Norovirus outbreak caused by a new septic system

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Patrons and employees of a new restaurant were affected by acute gastroenteritis (vomiting and diarrhea); initial tests were positive for fecal contamination. Investigators utilized a unique combination of epidemiological, microbial, and hydrogeological evidence that identified a new septic system as the source of the contamination.

Map showing dye detections in domestic wells in Door County, Wis.

Map showing point-to-point dye detections in domestic wells near the restaurant where the outbreak occurred, Door County, Wis. Potentiometric-level contours represent a hypothetical water-table surface showing which direction water would potentially flow, in meters above sea level.

In the summer of 2007, 211 patrons and 18 employees of a new restaurant in Door County, Wis., were affected by acute gastroenteritis (vomiting and diarrhea). Initial tests were positive for fecal contamination. Investigators utilized a unique combination of epidemiological, microbial, and hydrogeological evidence that eventually identified the septic system as the source of the contamination.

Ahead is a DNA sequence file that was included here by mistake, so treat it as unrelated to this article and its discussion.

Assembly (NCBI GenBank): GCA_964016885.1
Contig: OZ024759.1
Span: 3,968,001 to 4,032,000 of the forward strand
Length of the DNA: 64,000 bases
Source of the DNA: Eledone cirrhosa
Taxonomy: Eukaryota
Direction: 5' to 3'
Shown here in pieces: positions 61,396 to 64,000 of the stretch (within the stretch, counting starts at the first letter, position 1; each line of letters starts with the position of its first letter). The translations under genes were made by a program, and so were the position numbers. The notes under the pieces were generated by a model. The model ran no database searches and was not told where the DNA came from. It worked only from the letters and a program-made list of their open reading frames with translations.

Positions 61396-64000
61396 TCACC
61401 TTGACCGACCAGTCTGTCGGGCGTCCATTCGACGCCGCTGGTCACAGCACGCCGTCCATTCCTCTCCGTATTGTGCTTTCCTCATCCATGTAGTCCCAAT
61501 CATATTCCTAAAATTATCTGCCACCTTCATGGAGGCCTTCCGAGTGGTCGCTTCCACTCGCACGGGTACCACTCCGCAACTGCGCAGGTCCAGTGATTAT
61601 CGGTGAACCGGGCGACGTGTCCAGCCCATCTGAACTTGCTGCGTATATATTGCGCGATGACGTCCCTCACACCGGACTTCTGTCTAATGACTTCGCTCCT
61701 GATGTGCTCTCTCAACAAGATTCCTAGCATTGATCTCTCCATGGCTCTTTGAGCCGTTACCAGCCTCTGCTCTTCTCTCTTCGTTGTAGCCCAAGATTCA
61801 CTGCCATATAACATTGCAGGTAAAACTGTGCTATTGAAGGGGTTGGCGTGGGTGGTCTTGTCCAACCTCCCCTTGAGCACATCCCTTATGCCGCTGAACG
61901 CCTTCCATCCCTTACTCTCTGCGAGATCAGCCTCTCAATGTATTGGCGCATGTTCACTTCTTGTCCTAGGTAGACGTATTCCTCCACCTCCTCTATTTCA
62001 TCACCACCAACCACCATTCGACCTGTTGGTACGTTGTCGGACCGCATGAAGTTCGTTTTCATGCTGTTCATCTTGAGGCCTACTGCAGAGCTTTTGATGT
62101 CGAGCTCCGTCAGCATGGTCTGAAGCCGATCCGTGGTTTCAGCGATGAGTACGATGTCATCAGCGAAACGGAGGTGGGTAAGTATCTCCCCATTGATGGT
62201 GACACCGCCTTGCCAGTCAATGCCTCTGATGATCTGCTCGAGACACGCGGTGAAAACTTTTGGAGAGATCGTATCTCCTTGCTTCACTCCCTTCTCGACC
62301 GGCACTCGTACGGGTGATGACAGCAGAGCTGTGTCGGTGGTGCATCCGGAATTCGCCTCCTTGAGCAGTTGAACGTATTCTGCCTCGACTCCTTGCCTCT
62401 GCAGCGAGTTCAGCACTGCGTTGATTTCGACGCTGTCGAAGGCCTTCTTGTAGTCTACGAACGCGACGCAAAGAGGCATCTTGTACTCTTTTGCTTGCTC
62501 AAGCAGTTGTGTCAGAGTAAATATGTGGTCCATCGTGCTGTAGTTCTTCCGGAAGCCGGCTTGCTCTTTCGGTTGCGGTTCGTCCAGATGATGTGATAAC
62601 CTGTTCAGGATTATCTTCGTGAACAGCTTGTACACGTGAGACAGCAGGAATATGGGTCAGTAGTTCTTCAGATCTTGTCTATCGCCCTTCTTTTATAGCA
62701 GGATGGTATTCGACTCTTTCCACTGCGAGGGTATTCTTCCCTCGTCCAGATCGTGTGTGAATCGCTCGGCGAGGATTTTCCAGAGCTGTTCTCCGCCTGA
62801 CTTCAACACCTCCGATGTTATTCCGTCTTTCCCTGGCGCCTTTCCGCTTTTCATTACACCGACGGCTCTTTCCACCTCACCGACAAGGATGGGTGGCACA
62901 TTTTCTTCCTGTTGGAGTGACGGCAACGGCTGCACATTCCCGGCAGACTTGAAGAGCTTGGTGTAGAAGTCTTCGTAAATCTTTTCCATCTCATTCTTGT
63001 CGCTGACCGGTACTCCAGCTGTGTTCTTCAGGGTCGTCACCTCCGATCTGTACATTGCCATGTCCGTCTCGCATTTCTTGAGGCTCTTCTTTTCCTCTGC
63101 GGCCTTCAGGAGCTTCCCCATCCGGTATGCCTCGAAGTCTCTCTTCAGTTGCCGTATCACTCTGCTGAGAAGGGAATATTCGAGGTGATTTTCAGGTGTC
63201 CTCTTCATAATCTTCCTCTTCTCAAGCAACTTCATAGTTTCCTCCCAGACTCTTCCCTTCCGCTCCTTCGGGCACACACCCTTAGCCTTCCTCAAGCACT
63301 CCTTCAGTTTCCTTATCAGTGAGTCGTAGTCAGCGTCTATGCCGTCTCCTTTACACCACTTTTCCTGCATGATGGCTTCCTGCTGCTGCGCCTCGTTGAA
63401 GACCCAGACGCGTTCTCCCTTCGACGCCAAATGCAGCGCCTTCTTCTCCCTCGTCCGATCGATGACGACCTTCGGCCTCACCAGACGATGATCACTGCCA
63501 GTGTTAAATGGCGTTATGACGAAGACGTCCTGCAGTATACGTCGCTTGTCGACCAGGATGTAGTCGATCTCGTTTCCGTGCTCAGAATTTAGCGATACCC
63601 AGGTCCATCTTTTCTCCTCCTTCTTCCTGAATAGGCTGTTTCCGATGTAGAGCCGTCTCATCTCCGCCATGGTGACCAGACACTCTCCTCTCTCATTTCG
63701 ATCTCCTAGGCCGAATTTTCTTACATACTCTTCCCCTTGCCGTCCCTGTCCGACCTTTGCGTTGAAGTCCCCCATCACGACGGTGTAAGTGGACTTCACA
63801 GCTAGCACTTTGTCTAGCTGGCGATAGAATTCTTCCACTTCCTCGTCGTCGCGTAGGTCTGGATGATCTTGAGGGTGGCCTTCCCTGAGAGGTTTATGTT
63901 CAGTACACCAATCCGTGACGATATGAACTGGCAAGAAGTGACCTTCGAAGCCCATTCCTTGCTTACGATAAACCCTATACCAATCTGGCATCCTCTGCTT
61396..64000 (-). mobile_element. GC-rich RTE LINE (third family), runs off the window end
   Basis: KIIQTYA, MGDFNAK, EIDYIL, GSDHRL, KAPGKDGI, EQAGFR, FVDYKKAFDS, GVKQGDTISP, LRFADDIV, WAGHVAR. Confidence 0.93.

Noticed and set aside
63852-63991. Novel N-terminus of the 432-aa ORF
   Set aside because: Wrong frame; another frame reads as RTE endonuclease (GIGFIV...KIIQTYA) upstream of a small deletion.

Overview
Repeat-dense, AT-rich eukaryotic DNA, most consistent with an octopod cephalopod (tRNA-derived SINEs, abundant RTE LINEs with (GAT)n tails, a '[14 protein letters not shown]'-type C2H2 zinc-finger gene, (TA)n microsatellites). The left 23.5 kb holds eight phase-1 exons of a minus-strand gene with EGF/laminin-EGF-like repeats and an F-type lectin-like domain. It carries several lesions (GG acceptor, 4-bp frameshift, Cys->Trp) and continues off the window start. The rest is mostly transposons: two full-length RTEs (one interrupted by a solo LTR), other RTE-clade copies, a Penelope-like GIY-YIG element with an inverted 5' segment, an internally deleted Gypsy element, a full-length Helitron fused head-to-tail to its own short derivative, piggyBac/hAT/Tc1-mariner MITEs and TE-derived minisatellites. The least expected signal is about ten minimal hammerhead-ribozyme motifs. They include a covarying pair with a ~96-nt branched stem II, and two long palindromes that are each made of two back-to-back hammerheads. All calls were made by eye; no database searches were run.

Step 1: Epidemiological studies identified that patients who had consumed water-based items like drinking water, ice, and salad washed at the restaurant were more likely to become ill. 

Step 2: LIDE performed the microbial investigation, evaluating water samples from restaurant taps, raw well water, and septic effluent using qPCR analysis to identify which pathogens were present and which water sources had been contaminated. LIDE also conducted norovirus sequencing which revealed that the norovirus in the well water was the same as the norovirus in the septic system and in the stool of infected patrons, suggesting a linkage between the groundwater from the septic system and the restaurant's drinking water.

Step 3: Hydrogeological studies utilized fluorescent dyes to track flow paths and travel times between the restaurant, septic system, and several local domestic wells. Both dyes were detected in the restaurant’s water supply well, showing that effluent from both the septic tanks and infiltration field was moving through the groundwater and reaching the restaurant’s well.

 

LIDE's role:

  • Rapid response to the outbreak provided timely sample collection and analysis
  • Worked collaboratively with State, County, and university departments and agencies to identify the source of the outbreak